How would the SNP thinking go? Would they support a Labour government in principle and then try to amend its legislation to make it more to their liking? Decide to abstain, staying out of the argument entirely? Or vote against the formation of a Labour government and hope that another election might be to their benefit?

It’s a difficult one to call. Given that the SNP is presently on a high and likely to win the vast majority of seats in Scotland it could hardly believe that another poll would offer increased opportunities or too many extra seats. But it could argue that its position would be stronger in relation to Labour as it had proven the only way Ed Miliband could become PM would be with their support. Or would the SNP be accused of risking another Tory led government if it voted down a potential Labour one?

But then the opposite side of that coin is to consider the position in England – would some voters in a second election become more likely to support Labour if it argued that it had acted in the UK’s best interests rather than its own by refusing a deal with the SNP? So by not supporting Labour the SNP could actually strengthen Ed Miliband’’s hand and make a majority Labour government more likely in a second election.

Gets complex, doesn’t it?

The salient fact to remember though when it comes to working out what the SNP might decide to do is that its primary interest isn’t what happens at Westminster. Its one political goal is Scottish independence and everything else is viewed through the prism of what makes that more or less likely.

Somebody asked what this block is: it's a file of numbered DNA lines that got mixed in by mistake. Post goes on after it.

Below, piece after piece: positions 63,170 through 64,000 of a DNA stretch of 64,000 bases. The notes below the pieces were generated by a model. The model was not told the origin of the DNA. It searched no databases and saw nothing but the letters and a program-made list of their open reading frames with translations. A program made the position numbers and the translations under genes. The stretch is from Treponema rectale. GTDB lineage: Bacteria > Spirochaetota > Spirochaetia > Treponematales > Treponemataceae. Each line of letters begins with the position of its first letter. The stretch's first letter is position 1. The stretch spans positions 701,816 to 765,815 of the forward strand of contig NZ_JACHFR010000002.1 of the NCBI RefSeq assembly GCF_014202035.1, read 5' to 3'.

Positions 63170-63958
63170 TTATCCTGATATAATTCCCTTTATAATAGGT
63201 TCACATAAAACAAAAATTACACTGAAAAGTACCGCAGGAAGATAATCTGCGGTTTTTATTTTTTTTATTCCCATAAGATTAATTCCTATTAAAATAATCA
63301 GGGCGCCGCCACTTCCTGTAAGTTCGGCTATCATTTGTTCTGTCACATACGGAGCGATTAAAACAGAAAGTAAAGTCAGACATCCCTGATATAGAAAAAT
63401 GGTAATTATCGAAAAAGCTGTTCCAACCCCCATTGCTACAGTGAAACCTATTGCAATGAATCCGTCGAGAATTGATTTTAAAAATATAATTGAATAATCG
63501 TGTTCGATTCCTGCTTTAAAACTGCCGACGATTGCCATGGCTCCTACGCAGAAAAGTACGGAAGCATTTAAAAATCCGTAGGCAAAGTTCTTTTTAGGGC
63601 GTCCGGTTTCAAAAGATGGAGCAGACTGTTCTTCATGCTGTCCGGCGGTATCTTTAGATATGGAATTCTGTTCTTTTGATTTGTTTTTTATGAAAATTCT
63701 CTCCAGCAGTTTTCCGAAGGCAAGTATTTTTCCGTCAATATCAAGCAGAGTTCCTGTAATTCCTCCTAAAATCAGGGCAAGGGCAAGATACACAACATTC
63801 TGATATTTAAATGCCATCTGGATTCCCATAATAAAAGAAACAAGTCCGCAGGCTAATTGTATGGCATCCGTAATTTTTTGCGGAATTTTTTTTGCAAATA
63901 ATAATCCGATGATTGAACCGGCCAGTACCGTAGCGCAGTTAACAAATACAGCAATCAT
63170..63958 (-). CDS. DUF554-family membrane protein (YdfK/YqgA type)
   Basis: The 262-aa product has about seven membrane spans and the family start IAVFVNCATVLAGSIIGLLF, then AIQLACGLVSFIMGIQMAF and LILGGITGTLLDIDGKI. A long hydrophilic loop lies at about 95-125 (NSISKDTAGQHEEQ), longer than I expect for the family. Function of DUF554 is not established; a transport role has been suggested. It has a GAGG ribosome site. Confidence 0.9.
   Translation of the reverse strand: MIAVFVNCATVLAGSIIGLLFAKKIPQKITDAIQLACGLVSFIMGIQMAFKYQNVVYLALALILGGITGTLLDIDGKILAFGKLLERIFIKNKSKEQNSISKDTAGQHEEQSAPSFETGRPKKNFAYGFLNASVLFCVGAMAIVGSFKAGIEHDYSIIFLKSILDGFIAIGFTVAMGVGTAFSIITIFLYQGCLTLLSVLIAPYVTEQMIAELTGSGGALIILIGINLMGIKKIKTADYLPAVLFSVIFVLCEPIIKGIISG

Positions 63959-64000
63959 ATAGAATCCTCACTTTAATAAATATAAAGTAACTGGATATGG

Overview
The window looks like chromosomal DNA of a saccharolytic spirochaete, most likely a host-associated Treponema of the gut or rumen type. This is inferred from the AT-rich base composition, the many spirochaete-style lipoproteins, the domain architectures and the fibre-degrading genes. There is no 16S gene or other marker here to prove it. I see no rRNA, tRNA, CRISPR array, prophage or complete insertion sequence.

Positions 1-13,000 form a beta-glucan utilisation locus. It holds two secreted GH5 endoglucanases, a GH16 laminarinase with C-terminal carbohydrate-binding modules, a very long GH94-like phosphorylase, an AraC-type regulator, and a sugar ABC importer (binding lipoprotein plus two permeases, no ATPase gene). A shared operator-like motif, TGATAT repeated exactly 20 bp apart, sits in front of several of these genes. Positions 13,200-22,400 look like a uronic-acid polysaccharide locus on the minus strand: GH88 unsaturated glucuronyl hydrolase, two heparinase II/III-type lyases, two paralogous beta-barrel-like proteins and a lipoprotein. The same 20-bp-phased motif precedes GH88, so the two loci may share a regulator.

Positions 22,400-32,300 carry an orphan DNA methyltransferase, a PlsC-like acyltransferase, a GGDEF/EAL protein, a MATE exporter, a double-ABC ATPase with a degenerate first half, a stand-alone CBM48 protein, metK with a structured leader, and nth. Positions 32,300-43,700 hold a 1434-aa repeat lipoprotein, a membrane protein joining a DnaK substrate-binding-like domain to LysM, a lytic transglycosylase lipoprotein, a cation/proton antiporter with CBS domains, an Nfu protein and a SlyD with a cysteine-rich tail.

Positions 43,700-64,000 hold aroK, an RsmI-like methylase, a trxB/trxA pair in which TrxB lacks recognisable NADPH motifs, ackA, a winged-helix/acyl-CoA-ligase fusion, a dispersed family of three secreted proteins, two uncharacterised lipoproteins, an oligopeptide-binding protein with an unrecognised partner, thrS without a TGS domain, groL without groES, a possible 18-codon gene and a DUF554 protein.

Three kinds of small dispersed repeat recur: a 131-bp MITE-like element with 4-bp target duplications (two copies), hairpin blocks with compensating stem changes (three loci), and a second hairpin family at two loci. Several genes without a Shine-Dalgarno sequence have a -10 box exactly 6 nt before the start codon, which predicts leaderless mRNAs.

So what might that tell us? Would the SNP feel that backing a Labour government and seeking to influence its plans might be seen as a responsible move, one that would produce political capital down the line? Or would they believe that forcing a second general election would help to show the UK political system is a bad light – after all, minority government was made to work in Scotland?

Whatever happens on Thursday evening, and well into Friday morning, will only be the beginnings of the story of this general election. It will be days and perhaps even weeks before it is clear exactly which party, or parties, will govern. And – if there is no formal coalition in place – any new government may struggle to get its legislation through. No overall majority could mean defeats on its budget or on key bills. That could trigger a no confidence vote.

So, whatever might happen on Thursday, don’t bet against there being a second general election long before the one currently scheduled for 2020.